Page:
OpenAI’s new AI-generated video surprised many people

OpenAI

OpenAI’s latest venture into AI may be its most impressive venture to date. Dubbed “Sora,” this new text-to-video AI model has just opened its doors to a limited number of users who can test it out. The company launched it by showing several videos created entirely by AI, and the end result is very realistic.

OpenAI introduced Sora by saying that it can create realistic scenes based on text commands, and a video shared on its website proves it. The instructions are descriptive, but brief; I personally use longer commands just to interact with ChatGPT. For example, to create a woolly mammoth video like the one pictured above, Sora needed a 67-word command that described the animal, its surroundings, and camera placement.

“Sora can produce videos up to a minute long while maintaining visual quality and compliance with user commands,” OpenAI said in a statement. announcement. AI can generate complex scenes filled with many characters, scenes, and accurate movements. To that end, OpenAI says that Sora predicts and reads between the lines as needed.

“The model understands not only what the user is asking for in the prompt, but also how those things exist in the physical world,” OpenAI said. The models not only feature characters, clothing or backgrounds, but also create “compelling characters that express vivid emotions.”

Sora can also fill in gaps in existing videos or make them longer, as well as produce videos based on images, so not everything is just text.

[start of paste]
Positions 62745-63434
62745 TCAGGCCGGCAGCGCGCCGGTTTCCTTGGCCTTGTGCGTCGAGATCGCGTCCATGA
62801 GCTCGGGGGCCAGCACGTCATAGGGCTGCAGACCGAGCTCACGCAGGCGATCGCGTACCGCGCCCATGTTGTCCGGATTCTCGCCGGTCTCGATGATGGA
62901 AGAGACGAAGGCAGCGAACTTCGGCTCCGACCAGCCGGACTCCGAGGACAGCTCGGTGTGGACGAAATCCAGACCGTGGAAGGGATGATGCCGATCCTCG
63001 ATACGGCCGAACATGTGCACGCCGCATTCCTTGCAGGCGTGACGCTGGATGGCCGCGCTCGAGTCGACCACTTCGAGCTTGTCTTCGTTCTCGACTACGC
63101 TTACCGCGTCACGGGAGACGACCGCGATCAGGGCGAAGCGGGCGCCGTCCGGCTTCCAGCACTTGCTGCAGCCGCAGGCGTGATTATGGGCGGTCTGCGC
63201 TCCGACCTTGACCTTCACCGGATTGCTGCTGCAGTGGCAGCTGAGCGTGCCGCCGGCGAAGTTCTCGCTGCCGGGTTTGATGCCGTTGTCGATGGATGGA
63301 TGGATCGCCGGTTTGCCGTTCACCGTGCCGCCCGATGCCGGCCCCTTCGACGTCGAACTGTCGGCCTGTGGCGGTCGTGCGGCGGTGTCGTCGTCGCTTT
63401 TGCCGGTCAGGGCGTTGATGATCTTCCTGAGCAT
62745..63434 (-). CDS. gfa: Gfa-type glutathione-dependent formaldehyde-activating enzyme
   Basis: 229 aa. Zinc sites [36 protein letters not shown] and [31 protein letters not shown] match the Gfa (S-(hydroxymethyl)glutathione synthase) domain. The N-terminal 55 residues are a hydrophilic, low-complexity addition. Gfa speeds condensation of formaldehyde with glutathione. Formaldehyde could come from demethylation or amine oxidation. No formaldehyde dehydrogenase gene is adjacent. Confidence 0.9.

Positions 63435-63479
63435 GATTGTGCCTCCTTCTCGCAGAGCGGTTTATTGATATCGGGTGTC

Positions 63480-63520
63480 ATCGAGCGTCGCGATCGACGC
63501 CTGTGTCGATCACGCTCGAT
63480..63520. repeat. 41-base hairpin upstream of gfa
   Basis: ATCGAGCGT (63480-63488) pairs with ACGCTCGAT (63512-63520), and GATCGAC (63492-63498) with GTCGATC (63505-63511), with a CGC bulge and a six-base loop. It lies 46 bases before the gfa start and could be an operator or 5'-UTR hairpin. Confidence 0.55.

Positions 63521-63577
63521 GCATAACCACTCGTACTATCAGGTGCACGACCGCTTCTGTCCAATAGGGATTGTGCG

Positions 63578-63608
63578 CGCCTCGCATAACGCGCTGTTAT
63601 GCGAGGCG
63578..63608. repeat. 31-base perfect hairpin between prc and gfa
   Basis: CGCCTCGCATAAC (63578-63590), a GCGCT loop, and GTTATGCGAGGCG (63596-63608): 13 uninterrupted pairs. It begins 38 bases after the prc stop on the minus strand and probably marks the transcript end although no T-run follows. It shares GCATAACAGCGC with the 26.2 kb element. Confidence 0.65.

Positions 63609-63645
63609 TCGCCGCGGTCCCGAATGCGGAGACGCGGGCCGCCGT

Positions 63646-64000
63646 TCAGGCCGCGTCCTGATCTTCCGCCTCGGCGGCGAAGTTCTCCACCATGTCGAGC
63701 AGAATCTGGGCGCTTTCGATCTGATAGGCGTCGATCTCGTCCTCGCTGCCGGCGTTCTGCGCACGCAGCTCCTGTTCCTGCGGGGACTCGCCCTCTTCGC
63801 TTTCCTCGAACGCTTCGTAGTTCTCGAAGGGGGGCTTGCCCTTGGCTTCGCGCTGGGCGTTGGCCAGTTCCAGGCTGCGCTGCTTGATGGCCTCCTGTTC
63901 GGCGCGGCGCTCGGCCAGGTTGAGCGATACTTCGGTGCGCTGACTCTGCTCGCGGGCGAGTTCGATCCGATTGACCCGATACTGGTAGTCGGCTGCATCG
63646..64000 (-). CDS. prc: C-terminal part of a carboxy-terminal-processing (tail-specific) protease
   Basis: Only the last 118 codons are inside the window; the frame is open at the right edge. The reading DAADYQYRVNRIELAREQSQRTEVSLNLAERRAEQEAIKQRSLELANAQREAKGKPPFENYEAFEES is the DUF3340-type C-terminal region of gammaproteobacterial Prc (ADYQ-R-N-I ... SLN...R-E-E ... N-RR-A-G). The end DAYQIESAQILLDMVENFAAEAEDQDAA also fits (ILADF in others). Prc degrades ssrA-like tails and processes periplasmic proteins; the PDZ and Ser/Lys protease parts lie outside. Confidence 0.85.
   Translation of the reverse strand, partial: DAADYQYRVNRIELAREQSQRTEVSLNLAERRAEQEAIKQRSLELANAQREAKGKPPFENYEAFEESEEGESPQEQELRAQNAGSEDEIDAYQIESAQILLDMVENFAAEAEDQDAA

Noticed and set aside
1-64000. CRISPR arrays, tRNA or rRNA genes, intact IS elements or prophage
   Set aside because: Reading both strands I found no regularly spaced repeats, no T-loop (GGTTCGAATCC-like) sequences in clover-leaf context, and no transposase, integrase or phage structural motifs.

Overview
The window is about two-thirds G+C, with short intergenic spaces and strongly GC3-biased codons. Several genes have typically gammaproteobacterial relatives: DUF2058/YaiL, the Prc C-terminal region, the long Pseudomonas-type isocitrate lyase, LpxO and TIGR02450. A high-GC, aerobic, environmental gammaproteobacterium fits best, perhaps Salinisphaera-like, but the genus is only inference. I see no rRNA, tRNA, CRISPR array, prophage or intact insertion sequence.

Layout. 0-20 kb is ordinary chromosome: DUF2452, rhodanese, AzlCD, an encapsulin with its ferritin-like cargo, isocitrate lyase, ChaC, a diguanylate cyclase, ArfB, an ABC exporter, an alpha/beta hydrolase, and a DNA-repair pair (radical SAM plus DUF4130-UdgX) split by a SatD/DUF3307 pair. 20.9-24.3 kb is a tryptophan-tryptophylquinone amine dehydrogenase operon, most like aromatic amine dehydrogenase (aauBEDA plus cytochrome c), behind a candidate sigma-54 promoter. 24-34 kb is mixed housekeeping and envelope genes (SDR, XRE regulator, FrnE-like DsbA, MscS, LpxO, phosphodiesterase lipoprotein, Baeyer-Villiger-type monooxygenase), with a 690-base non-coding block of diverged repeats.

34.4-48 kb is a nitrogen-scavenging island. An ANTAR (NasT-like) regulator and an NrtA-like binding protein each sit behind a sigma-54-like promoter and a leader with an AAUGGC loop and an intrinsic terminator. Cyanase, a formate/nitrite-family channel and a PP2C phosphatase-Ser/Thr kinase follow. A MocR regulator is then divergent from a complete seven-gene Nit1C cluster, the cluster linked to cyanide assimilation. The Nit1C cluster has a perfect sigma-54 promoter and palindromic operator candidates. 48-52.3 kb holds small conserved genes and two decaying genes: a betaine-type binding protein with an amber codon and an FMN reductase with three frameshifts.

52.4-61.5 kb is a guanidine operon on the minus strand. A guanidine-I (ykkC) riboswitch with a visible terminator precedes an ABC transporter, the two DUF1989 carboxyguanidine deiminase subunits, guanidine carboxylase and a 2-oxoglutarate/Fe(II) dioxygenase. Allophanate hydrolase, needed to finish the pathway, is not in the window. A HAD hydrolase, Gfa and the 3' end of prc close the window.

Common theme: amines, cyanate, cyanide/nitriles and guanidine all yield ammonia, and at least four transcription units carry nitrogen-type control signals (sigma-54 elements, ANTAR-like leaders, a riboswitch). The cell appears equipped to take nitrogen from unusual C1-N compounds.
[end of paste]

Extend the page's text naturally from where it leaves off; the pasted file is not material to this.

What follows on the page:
Introducing Sora, our text-to-video model.

Sora can create videos up to 60 seconds long featuring highly detailed scenes, complex camera movements, and multiple characters with vivid emotions.

Prompt: “Beautiful, snowy… pic.twitter.com/ruTEWn87vf

— OpenAI (@OpenAI) February 15, 2024

While the video looks great as a still image taken from a screenshot, the movement is simply stunning. OpenAI presents a variety of videos to show off the new technology, including the Cyberpunk-like streets of Tokyo and “historical footage” of California during the Gold Rush. There’s more, including a close-up of a human eye. The instructions cover anything from cartoons to wildlife photography.

Sora still made some mistakes. A closer look reveals that, for example, some of the figures in the crowd have no heads or move strangely. Awkward movements are obvious at first glance in some samples, but general awkwardness requires several observations to recognize.

It may be a while before OpenAI opens up Sora to the general public. Currently, the model will be tested by a red team that will assess potential risks. Some content creators will also start testing it now, while it is still in the early stages of development.

The AI ​​is still not perfect, so I was expecting something pretty messy. Whether it was because of the low expectations or Sora’s abilities, I was impressed, but also a little worried. We already live in a world where it’s hard to differentiate between what’s fake and what’s real, and now, it’s not just images that are in danger, but so are videos. However, Sora isn’t the first text-to-video model we’ve seen, like Pika.

If OpenAI’s Sora is this good now, it’s hard to imagine what it will be capable of after several years of further development and testing. This technology has the potential to replace many jobs — but, hopefully, like ChatGPT, it will be able to coexist with human professionals.

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